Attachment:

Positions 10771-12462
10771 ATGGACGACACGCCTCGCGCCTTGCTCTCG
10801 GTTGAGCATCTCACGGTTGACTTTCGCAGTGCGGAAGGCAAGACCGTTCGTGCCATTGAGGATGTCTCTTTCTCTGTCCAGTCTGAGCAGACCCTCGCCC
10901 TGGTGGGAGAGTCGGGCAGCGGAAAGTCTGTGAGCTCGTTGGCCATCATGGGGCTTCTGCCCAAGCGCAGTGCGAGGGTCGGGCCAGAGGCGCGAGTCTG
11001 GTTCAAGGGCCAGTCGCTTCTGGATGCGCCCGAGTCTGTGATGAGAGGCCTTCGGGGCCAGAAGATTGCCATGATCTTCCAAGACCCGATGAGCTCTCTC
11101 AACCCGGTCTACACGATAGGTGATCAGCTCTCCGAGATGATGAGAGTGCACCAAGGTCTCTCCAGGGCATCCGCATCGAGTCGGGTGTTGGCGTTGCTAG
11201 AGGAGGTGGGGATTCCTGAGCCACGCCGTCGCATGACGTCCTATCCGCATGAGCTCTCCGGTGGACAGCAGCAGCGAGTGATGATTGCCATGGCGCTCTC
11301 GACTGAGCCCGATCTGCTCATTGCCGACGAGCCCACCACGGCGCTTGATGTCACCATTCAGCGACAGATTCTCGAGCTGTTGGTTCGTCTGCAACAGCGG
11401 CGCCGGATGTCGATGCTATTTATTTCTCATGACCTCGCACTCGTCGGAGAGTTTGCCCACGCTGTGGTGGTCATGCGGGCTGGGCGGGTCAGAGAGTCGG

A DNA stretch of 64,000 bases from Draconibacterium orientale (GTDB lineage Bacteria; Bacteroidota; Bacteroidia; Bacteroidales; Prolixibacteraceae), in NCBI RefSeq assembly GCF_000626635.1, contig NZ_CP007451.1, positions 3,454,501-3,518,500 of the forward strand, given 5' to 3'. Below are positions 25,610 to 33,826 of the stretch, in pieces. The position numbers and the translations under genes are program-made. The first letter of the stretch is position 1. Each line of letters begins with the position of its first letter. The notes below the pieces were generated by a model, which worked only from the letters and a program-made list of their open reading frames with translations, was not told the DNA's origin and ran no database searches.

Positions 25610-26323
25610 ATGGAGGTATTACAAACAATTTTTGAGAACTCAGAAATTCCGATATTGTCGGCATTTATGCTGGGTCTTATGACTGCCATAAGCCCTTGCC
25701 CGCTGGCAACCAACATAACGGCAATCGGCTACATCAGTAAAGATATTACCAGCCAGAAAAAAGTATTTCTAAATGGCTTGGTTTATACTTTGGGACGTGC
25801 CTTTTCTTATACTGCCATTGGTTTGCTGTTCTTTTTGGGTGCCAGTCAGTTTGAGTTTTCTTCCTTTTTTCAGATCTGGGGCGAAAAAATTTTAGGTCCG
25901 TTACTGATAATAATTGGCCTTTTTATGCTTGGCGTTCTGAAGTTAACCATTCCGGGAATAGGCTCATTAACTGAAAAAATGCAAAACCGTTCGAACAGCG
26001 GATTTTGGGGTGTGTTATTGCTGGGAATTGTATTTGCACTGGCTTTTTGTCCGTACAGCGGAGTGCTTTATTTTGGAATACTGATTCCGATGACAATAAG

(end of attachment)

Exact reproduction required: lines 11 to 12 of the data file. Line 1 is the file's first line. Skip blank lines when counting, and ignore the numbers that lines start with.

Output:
Positions 25610-26323
25610 ATGGAGGTATTACAAACAATTTTTGAGAACTCAGAAATTCCGATATTGTCGGCATTTATGCTGGGTCTTATGACTGCCATAAGCCCTTGCC